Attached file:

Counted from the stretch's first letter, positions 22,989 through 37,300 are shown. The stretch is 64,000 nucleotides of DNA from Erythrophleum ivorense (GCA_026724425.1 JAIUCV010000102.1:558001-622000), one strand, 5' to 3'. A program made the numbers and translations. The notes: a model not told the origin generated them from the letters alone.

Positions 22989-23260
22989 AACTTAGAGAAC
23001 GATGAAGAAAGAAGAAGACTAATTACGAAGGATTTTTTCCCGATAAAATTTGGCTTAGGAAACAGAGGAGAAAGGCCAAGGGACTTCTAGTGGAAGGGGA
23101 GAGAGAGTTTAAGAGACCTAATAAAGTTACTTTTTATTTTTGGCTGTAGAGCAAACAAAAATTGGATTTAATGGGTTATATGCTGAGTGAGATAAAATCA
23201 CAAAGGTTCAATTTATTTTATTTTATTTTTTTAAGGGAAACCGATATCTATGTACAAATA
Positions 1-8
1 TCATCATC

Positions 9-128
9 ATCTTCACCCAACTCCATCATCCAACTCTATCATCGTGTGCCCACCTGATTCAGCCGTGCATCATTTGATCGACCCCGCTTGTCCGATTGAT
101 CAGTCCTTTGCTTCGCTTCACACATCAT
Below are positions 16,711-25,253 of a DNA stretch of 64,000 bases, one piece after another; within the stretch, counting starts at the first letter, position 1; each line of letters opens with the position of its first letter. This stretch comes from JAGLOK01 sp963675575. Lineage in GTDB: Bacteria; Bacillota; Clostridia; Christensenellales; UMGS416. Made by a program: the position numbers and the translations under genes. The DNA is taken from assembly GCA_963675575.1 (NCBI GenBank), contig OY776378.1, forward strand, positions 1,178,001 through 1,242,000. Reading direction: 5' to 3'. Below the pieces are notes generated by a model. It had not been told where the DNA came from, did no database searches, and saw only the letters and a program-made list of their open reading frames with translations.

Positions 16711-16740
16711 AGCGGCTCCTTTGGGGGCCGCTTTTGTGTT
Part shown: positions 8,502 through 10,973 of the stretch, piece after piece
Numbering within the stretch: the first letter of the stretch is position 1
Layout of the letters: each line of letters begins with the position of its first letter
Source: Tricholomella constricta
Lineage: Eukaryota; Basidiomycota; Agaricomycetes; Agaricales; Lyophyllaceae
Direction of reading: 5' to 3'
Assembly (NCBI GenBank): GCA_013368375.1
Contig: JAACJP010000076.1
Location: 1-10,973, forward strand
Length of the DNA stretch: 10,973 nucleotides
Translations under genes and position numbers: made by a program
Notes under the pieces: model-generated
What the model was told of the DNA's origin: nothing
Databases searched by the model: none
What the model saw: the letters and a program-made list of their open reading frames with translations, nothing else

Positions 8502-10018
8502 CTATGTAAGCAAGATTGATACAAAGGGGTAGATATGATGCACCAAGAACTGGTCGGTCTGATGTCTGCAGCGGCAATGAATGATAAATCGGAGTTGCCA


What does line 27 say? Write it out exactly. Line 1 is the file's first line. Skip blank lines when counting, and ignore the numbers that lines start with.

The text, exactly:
What the model was told of the DNA's origin: nothing